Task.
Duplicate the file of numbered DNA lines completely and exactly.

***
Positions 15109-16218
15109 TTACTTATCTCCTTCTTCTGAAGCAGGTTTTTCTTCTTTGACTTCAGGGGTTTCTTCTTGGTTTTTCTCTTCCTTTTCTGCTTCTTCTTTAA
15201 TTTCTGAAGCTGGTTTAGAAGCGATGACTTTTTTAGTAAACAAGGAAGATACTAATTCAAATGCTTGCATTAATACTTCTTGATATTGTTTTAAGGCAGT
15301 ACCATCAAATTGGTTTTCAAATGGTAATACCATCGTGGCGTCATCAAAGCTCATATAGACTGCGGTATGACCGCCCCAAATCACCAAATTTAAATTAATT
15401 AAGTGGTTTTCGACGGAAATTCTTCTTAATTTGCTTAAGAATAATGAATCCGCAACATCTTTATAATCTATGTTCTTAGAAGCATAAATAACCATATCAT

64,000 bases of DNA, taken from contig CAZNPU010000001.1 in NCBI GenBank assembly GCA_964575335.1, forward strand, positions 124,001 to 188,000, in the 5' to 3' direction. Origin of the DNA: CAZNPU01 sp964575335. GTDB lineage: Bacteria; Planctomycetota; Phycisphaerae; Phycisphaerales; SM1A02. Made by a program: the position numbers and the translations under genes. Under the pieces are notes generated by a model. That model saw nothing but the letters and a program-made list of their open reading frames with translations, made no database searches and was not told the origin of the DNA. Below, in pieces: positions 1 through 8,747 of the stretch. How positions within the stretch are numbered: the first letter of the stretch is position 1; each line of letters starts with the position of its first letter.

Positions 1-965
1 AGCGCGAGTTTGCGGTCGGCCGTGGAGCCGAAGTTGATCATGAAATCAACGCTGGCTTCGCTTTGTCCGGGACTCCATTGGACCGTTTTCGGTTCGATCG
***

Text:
Positions 15109-16218
15109 TTACTTATCTCCTTCTTCTGAAGCAGGTTTTTCTTCTTTGACTTCAGGGGTTTCTTCTTGGTTTTTCTCTTCCTTTTCTGCTTCTTCTTTAA
15201 TTTCTGAAGCTGGTTTAGAAGCGATGACTTTTTTAGTAAACAAGGAAGATACTAATTCAAATGCTTGCATTAATACTTCTTGATATTGTTTTAAGGCAGT
15301 ACCATCAAATTGGTTTTCAAATGGTAATACCATCGTGGCGTCATCAAAGCTCATATAGACTGCGGTATGACCGCCCCAAATCACCAAATTTAAATTAATT
15401 AAGTGGTTTTCGACGGAAATTCTTCTTAATTTGCTTAAGAATAATGAATCCGCAACATCTTTATAATCTATGTTCTTAGAAGCATAAATAACCATATCAT

64,000 bases of DNA, taken from contig CAZNPU010000001.1 in NCBI GenBank assembly GCA_964575335.1, forward strand, positions 124,001 to 188,000, in the 5' to 3' direction. Origin of the DNA: CAZNPU01 sp964575335. GTDB lineage: Bacteria; Planctomycetota; Phycisphaerae; Phycisphaerales; SM1A02. Made by a program: the position numbers and the translations under genes. Under the pieces are notes generated by a model. That model saw nothing but the letters and a program-made list of their open reading frames with translations, made no database searches and was not told the origin of the DNA. Below, in pieces: positions 1 through 8,747 of the stretch. How positions within the stretch are numbered: the first letter of the stretch is position 1; each line of letters starts with the position of its first letter.

Positions 1-965
1 AGCGCGAGTTTGCGGTCGGCCGTGGAGCCGAAGTTGATCATGAAATCAACGCTGGCTTCGCTTTGTCCGGGACTCCATTGGACCGTTTTCGGTTCGATCG